Private equity’s TCFD challenge

Can private investors overcome challenges around data availability and risk management and start reporting in line with Task Force on Climate-related Financial Disclosures (TCFD) recommendations?

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On the list of more than 100 asset managers signed up as official supporters of the TCFD, only around a handful are organisations purely active in private markets. While it would be a leap to suggest this indicates private investors are clueless about TCFD — organisations across various sectors are certainly working on TCFD reports without being official supporters — many private investors are behind on climate risk reporting and feel the TCFD reporting “was made for listed investors”, as one PE director put it. 

In fact, of the private investors on the TCFD supporter list contacted by RI for this article, most did not reply to interview requests and one firm said it was too early to comment on the topic: “We are currently formulating which parts of what [our firm] already does that is TCFD compliant and what further things we need to do,” a director at the investment firm said: “We may use external consultants to assist us. I would prefer to delay any comment until we have reached that stage – probably early next year.” 

This firm will not be the only private investor accelerating its climate risk reporting efforts in 2020. 

Phil Case, director, PwC UK, who specialises in sustainability in the private equity sector, confirms he is seeing “climate risk as a topic increasingly important to PE clients”. “This is a systemic risk in portfolios,” he says. 

There are three key reasons why private markets investors feel they need to get their heads around climate risk reporting: Limited partners (LPs) are asking for TCFD-aligned reporting; discussions about making TCFD reporting mandatory are increasingly taking place in a number of geographies, and – perhaps most pressingly – the PRI will from next year require signatories to respond to its climate risk reporting segment, which is partly based on the TCFD’s strategy and governance indicators. 

With regards to the latter, Case says it will likely be enough for private equity investors “to say where you are, how you’re planning to improve and get to the next level – I think that’s ‘job done’ for year one”. But he highlights that firms will need to improve their climate risk reporting going forward as “this isn’t going away.”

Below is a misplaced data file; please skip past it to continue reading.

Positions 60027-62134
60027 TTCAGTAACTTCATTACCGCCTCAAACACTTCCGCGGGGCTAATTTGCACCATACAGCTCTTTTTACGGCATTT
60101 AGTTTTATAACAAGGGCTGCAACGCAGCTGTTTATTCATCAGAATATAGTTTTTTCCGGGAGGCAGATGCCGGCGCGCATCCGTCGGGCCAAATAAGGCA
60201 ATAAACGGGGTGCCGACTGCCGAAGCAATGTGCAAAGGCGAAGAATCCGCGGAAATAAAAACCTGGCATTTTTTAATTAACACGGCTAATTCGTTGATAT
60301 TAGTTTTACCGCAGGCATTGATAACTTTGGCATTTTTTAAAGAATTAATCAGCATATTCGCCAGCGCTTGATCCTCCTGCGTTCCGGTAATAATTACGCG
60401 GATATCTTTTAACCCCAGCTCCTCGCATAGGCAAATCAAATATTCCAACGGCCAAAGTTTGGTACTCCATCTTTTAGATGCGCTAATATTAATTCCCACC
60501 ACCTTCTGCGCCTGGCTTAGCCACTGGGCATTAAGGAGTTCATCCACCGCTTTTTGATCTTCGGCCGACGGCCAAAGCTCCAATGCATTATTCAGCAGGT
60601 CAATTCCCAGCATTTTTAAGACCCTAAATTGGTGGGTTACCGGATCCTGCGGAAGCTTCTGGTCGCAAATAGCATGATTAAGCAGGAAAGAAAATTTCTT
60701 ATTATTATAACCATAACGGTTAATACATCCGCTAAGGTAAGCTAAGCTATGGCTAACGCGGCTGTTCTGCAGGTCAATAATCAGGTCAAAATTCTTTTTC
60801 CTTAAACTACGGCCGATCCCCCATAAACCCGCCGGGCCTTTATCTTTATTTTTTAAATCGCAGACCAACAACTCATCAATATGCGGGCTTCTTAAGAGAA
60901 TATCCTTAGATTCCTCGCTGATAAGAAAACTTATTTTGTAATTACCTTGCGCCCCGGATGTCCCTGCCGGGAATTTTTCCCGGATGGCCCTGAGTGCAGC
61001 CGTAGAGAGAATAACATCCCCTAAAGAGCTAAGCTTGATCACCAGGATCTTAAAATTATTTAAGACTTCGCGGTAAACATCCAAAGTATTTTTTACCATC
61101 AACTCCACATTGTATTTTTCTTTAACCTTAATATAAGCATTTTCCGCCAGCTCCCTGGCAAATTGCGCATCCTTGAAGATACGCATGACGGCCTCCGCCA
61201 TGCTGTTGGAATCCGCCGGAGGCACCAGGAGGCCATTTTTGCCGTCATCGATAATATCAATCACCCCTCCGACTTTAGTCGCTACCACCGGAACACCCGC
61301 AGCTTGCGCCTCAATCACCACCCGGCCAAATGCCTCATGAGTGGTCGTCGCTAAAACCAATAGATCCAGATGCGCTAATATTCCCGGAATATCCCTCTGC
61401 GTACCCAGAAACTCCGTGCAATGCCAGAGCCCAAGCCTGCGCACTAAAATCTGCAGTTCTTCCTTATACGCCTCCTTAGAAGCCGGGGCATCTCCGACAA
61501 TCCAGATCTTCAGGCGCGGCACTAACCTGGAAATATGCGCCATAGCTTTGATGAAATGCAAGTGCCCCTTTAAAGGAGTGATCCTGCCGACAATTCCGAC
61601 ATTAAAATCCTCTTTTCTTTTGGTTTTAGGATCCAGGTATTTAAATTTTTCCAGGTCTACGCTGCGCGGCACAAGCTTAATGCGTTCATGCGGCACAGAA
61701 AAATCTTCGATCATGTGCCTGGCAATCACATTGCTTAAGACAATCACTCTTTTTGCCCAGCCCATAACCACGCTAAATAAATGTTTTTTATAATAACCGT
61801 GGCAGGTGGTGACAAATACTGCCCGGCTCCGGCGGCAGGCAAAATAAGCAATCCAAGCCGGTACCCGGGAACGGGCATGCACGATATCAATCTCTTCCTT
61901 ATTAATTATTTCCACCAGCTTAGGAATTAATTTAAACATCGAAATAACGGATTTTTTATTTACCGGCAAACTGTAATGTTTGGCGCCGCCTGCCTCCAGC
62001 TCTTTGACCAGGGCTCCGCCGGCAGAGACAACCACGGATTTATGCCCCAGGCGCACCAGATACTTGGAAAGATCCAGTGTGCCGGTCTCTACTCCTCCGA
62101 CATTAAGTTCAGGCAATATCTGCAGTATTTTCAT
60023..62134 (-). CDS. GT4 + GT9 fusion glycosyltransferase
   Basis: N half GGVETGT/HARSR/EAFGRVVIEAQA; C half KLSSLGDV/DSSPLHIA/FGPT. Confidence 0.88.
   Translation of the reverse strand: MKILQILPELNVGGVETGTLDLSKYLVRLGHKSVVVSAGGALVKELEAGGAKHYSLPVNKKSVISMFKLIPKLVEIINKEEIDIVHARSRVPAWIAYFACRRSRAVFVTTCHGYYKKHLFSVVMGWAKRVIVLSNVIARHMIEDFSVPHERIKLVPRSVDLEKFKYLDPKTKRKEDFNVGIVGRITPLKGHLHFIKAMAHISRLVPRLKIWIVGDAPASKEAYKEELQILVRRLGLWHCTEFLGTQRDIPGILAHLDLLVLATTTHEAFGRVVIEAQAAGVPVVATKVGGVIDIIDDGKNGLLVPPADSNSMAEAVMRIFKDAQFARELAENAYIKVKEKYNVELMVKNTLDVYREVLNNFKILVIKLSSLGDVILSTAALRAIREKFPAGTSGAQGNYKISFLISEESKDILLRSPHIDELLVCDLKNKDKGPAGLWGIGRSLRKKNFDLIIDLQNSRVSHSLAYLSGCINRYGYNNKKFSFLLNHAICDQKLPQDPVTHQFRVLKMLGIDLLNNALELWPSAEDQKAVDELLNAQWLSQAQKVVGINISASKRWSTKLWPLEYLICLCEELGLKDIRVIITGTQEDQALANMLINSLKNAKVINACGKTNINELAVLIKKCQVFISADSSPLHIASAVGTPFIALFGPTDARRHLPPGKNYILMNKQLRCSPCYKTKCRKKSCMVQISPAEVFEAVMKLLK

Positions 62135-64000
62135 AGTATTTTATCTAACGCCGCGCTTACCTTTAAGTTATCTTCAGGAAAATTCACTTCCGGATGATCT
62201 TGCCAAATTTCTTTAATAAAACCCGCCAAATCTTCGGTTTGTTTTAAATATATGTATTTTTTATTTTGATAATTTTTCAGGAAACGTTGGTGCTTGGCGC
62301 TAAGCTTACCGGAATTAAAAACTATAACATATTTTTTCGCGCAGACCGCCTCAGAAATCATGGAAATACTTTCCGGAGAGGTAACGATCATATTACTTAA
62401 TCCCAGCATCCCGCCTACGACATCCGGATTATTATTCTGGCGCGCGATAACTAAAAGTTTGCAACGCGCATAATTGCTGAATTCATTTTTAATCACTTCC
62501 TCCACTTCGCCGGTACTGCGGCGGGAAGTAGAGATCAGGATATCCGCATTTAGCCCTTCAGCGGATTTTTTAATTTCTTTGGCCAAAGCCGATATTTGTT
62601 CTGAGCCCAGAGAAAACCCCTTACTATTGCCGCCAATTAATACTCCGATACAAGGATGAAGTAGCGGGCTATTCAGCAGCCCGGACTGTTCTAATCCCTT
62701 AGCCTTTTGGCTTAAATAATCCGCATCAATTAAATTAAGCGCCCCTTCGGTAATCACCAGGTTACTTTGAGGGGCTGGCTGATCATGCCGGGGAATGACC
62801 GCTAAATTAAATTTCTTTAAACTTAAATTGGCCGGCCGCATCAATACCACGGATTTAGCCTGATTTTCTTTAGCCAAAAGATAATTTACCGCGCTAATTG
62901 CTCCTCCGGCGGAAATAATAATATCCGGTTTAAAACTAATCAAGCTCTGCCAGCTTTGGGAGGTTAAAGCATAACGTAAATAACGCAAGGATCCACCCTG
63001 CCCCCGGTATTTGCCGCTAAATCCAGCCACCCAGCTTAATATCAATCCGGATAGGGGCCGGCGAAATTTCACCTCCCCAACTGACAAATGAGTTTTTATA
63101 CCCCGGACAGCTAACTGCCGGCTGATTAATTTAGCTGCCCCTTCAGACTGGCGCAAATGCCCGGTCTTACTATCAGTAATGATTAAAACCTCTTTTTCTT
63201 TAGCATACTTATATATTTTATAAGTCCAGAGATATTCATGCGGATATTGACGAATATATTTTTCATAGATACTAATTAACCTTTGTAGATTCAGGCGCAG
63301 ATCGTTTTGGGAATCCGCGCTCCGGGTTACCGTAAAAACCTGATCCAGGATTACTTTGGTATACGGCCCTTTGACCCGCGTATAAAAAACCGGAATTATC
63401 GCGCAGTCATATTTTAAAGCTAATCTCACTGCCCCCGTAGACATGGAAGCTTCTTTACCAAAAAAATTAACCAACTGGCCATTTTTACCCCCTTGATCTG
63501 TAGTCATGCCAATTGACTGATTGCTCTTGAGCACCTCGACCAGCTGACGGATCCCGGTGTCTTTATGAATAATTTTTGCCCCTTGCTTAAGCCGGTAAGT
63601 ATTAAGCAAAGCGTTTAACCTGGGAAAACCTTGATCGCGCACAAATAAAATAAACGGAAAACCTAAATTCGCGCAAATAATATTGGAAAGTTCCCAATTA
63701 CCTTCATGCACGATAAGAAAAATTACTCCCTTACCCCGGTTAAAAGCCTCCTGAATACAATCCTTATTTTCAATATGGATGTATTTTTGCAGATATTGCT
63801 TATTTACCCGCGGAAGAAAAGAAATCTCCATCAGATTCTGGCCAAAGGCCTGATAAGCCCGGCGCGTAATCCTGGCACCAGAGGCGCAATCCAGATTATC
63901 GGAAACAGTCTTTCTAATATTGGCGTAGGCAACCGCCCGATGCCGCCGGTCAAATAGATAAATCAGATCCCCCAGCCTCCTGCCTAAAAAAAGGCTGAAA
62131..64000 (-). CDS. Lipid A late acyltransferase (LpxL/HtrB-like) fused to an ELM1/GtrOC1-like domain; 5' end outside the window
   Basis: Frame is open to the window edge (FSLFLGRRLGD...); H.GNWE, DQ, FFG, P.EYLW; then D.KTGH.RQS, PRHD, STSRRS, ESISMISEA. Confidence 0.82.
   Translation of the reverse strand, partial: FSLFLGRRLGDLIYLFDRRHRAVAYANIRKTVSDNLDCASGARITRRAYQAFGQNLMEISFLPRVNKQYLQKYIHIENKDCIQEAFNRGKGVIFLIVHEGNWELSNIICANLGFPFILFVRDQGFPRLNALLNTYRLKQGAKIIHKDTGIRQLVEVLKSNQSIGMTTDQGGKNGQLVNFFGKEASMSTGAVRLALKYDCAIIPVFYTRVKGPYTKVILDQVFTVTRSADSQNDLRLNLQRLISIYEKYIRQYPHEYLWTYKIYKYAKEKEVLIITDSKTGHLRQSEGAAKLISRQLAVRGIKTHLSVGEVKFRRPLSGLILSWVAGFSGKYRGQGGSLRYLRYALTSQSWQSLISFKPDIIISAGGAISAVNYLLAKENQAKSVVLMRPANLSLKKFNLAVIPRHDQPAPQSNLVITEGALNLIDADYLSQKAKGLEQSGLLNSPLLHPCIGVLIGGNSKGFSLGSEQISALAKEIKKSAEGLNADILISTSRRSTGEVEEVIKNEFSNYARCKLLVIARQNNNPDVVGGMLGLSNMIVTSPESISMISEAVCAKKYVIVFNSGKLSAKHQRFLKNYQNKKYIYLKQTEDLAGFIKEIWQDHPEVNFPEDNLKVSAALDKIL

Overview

Some of the PRI climate risk indicators to become mandatory from 2020 include “indicate the documents/communications the organisation uses to publish TCFD disclosures” and “indicate whether there is an organisation-wide strategy in place to identify and manage material climate-related risks and opportunities”. 

The term “organisation-wide” is a sticking point for private investors. There are concerns that the strategic, company-level reporting the TCFD is encouraging will not reflect what private equity firms are doing to address climate risks in each individual company they own. 

“We’re comfortable with risks to individual holdings, so we’re well-equipped on a bottom-up level, but practicable and insightful portfolio analysis is a challenge,” says Therése Lennehag, head of sustainability at Swedish private equity firm EQT. “What do LPs and other stakeholders need to know? And will the results be different than on the individual company level?” 

“The TCFD guidelines were designed for a broad range of diversified asset classes [and] recommend a broader analysis of climate issues from PE firms and therefore bring several challenges,” says Candice Brenet, Managing Director and Head of Sustainability at French private equity and infrastructure investor Ardian. “For example, as we invest in non-listed companies that do not necessarily assess climate metrics, we need to raise awareness among companies’ management teams in order to implement data collection and management processes.”